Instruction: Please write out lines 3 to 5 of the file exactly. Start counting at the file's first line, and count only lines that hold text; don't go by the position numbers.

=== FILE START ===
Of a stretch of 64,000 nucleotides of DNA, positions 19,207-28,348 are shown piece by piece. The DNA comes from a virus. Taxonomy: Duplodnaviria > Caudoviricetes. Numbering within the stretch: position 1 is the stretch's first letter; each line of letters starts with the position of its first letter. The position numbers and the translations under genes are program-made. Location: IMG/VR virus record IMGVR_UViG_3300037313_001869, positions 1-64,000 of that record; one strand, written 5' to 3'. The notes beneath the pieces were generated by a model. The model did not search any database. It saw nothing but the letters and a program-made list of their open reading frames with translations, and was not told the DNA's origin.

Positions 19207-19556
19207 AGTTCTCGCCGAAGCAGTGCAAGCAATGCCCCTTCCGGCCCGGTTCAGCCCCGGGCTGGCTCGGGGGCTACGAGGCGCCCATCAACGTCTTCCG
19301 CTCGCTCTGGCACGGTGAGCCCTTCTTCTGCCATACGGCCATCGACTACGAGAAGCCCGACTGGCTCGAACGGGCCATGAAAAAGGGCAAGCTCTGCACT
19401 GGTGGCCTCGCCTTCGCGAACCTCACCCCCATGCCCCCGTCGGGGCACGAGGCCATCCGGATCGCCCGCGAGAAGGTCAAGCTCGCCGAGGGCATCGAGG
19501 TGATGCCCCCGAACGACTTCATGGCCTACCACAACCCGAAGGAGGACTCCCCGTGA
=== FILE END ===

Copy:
19207 AGTTCTCGCCGAAGCAGTGCAAGCAATGCCCCTTCCGGCCCGGTTCAGCCCCGGGCTGGCTCGGGGGCTACGAGGCGCCCATCAACGTCTTCCG
19301 CTCGCTCTGGCACGGTGAGCCCTTCTTCTGCCATACGGCCATCGACTACGAGAAGCCCGACTGGCTCGAACGGGCCATGAAAAAGGGCAAGCTCTGCACT
19401 GGTGGCCTCGCCTTCGCGAACCTCACCCCCATGCCCCCGTCGGGGCACGAGGCCATCCGGATCGCCCGCGAGAAGGTCAAGCTCGCCGAGGGCATCGAGG